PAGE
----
I never thought I could do sales

Years ago, when I was working as a management consultant, I had a four-month gig (that turned into a yearlong project) in northeast Brazil working on the privatization of six cellphone companies.  It was a dream assignment for me – new location, high impact, I spoke the language and had the chance to share what I’d seen in other markets.  Kind of what they say management consulting can be but rarely is.

The American guy running our four-person team, 10 years my senior, had started his career as a salesman.  He sold photocopiers.  This guy cemented my image of the prototypical sales guy: at the end of a 14 hour work day, when all I wanted to do was head back to my hotel room and decompress, he’d head straight to the hotel bar.  He was one of the most extroverted, garrulous, outgoing people I’ve ever met, always ready with a wink, a smile, and a strong slap on the back.

This guy was a walking, talking stereotype.  Unbeknownst to him, I let him do me an incredible disservice.

“I’m not that guy,” I told myself for more than a decade.  “I’m not most comfortable in a room full of strangers.  I don’t love making small talk.  I’m not always the most outgoing, talkative guy in the room.  So I can’t do sales.”

As I repeated this story to myself, I closed doors.  I limited myself.  I didn’t understand that just because I didn’t fit that mold didn’t mean that I couldn’t do this work.

I bring what I bring to the table.  And you bring what you bring.  It’s up to both of us to decide what to do with our talents.

But slamming doors before we’ve ever tried to walk through them?  Then we have no one to blame but ourselves when our path forward isn’t what we’d hoped it would be.


I know it’s here somewhere

My wife likes to needle me for (according to her) not being good at looking for things.  Needless to say, I disagree.

(Admittedly, I did recently speak to a senior marketer at Proctor and Gamble who told me that P&G has done studies in homes in which they move one or two items in the pantry, and women crush men in their ability to figure out what was moved….something about how men and women’s memories about of spatial relations are fundamentally different.)

I didn’t help my case when, the other day, I failed to find the little needle for the bike pump, so I could inflate a soccer ball.  This tiny needle floats around our house, usually in the “junk drawer” that’s full of pens, keys, stickers, and other small household overflow items.  I rifled through the drawer twice and convinced myself if wasn’t there.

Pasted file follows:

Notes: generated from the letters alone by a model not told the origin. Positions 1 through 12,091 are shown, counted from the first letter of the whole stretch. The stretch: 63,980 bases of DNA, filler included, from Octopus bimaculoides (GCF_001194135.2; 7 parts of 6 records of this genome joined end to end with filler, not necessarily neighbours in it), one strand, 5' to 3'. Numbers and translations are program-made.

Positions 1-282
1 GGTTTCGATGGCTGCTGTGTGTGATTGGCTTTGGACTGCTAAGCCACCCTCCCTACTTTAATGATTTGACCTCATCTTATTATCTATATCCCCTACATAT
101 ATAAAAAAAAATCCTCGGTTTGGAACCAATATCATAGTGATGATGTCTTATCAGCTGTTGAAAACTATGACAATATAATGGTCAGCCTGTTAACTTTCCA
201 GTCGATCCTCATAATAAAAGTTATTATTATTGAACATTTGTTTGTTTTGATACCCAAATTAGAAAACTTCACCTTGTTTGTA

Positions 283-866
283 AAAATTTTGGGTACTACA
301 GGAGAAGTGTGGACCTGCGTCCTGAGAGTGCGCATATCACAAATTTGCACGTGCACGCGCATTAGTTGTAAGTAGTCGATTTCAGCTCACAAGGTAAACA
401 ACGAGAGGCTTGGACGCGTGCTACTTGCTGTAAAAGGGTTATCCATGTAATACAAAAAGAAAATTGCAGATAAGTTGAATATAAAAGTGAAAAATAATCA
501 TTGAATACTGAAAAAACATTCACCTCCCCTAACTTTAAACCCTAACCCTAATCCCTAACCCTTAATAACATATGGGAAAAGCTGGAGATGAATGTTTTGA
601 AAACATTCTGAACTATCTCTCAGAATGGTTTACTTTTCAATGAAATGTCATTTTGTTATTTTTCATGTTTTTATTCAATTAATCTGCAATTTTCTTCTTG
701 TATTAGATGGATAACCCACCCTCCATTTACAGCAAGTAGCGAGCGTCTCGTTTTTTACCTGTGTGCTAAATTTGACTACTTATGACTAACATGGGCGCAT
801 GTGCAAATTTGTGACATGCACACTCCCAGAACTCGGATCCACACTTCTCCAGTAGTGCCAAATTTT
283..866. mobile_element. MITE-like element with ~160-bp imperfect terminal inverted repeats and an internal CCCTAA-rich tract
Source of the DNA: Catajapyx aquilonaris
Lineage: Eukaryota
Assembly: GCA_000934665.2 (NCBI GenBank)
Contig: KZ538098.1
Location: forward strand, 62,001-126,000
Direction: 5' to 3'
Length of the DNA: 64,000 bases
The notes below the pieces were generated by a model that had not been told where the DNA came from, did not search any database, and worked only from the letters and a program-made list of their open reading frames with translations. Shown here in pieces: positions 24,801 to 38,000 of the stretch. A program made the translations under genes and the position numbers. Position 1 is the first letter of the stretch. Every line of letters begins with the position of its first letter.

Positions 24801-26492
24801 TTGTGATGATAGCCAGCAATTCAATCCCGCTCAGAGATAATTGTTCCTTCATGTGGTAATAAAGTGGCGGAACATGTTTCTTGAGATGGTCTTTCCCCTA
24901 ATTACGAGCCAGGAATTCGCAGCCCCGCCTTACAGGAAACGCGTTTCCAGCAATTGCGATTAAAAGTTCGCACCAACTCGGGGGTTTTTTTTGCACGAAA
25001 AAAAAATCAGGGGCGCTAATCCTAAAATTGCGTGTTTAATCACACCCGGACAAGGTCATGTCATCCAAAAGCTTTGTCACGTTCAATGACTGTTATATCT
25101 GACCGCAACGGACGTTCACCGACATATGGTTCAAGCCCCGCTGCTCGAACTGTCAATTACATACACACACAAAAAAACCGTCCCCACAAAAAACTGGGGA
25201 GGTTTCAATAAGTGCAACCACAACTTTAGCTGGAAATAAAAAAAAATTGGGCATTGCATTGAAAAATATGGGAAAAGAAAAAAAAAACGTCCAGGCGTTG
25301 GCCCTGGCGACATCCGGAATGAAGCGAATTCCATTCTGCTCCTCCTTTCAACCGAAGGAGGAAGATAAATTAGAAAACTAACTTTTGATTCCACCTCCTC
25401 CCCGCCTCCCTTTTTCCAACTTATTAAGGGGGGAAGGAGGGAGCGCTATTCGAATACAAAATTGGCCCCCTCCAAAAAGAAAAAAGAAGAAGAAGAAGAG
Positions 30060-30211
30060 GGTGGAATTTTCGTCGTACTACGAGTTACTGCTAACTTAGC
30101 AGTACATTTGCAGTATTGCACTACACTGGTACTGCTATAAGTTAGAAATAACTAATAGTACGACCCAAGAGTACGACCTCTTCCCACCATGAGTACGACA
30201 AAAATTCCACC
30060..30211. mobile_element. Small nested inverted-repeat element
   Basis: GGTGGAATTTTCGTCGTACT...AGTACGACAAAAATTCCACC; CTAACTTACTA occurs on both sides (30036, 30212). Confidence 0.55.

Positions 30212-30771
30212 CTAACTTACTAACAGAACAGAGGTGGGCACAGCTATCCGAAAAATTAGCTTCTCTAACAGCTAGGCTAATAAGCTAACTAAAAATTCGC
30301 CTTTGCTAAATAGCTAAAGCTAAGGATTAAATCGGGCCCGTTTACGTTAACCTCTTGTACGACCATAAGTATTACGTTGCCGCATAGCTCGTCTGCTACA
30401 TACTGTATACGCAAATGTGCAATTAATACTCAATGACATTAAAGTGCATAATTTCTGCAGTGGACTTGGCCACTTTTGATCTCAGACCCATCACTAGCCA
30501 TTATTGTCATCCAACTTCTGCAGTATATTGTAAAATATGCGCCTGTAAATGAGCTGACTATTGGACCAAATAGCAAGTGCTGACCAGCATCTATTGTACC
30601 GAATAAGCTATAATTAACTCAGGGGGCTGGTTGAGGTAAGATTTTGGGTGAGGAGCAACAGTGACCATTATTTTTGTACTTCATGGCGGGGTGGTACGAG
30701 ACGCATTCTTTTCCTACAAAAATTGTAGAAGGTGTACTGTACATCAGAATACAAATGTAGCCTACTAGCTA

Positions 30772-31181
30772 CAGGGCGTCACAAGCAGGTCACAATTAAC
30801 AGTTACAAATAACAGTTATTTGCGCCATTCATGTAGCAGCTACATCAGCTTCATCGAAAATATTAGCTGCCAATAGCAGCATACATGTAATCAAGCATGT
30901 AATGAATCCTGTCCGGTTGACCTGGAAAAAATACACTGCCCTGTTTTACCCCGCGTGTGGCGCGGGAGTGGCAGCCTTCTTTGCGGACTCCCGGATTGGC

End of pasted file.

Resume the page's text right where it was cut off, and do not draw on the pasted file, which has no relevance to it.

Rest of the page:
My wife came downstairs, opened the drawer, and pulled the darn thing out in about two seconds.

Friendly marital banter aside, here’s what I’ve begun to understand: we look in a different ways when we’re sure something is there.  And this isn’t just about keys and pens and tomato sauce.

It goes something like this: if you’re not sure something is there, you’re looking in order to 1) Confirm/refute your hypothesis that the thing is there AND 2) Find the thing.  Conversely, if you’re sure something is there, you’re just working #2, on finding the thing.  Evidence along the way that indicates that it’s not there is summarily ignored.

This applied to all proverbial needles in haystacks, to problems big and small.  Knowing the answer is out there – you just have to find it – is a completely different undertaking than looking around, not sure if the answer is out there in the first place.  If you do the latter, you’re likely to throw in the towel far too soon, and you’re also likely to look in the wrong places. If you’re sure the answer is out there, you hang on to that conviction doggedly.

This is why looking tentatively is so problematic; why high-paid consultants often end up confirming what we already knew and discourage us from pushing boundaries into the unknown; it’s why great entrepreneurs distinguish themselves.

The chorus of naysayers loves to jeer that a better way isn’t out there.  And they win when we give up, because it confirms their own fears and the status quo that they love so much.

The thing is, a better way IS out there. And you’re going to find it if you look hard enough.